(back) Subject: Re: Organs made with non traditional materials From: "V. David Barton" <vdbarton@erols.com> Date: Fri, 6 Nov 1998 13:41:30 -0500   I, too, have not heard it, but a CD recording is available. Check out the current OHS catalogue.   -----Original Message----- From: Michael Wong x4241 <michael@galaxy.nsc.com> To: pipechat@pipechat.org <pipechat@pipechat.org> Date: Friday, November 06, 1998 1:44 PM Subject: Re: Organs made with non traditional materials     >Hi Jorge: > >> I4d like to know about organs whoose pipes are made with non traditional >> materials. >> >I know that there is an organ in the Phillipines that has pipes made from >bamboo. I have never heard it played though. >> >> Jorge Gomez >> >Michael >> >> >> "Pipe Up and Be Heard!" >> PipeChat: A discussion List for pipe/digital organs & related topics >> HOMEPAGE : http://www.pipechat.org >> List: mailto:pipechat@pipechat.org >> Administration: mailto:admin@pipechat.org >> Subscribe/Unsubscribe: mailto:requests@pipechat.org > >"Pipe Up and Be Heard!" >PipeChat: A discussion List for pipe/digital organs & related topics >HOMEPAGE : http://www.pipechat.org >List: mailto:pipechat@pipechat.org >Administration: mailto:admin@pipechat.org >Subscribe/Unsubscribe: mailto:requests@pipechat.org >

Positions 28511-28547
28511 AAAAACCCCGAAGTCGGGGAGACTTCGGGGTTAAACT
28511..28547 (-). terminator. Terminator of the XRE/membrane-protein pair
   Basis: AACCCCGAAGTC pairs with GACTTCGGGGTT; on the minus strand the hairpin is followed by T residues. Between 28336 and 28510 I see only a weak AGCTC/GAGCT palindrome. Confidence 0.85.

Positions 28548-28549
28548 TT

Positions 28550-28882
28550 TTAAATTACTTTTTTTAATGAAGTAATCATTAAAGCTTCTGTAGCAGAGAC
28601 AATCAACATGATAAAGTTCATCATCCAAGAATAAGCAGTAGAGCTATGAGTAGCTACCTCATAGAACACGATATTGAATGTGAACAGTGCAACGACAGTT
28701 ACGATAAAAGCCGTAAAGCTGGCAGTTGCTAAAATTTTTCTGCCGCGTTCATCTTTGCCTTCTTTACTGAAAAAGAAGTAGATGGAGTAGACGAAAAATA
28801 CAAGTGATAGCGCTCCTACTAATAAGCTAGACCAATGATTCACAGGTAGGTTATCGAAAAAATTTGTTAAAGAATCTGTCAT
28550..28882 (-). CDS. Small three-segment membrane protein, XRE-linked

(back) Subject: Re: Organs made with non traditional materials From: Afreed0904@aol.com Date: Fri, 6 Nov 1998 14:16:19 EST     In a message dated 11.6.98 1:46:16 PM, michael@galaxy.nsc.com writes:   <<pipes are made with non traditional materials.>>   And of course there's the Flexhaust (16'? 32'?) at Riverside Church.   Alan Freed  
(back) Subject: Re: Organs made with non traditional materials From: David Scribner <david@blackiris.com> Date: Fri, 6 Nov 1998 13:19:09 -0600   >Hi Jorge: > >> I4d like to know about organs whoose pipes are made with non traditional >> materials. >> >I know that there is an organ in the Phillipines that has pipes made from >bamboo. I have never heard it played though. >> >> Jorge Gomez >> >Michael >>   There has been, at least as I understand it, an experiment with making pipes out of stone somewhere in either Spain or Portugal. Supposedly, the whole organ is to be made out of stone.   In the Atlantic City Convention Hall organ by Midmer-Losh there is a set of pipes in the Echo division - the Bassoon 16', that have paper-mache resonators - they are free- reed pipes instead of beating reeds.   David  
(back) Subject: Re: Organs made with non traditional materials From: David Scribner <david@blackiris.com> Date: Fri, 6 Nov 1998 13:20:28 -0600   >In a message dated 11.6.98 1:46:16 PM, michael@galaxy.nsc.com writes: > ><<pipes are made with non traditional materials.>> > >And of course there's the Flexhaust (16'? 32'?) at Riverside Church. > >Alan Freed > I think this is better known as the Contra Gamba at 32'   David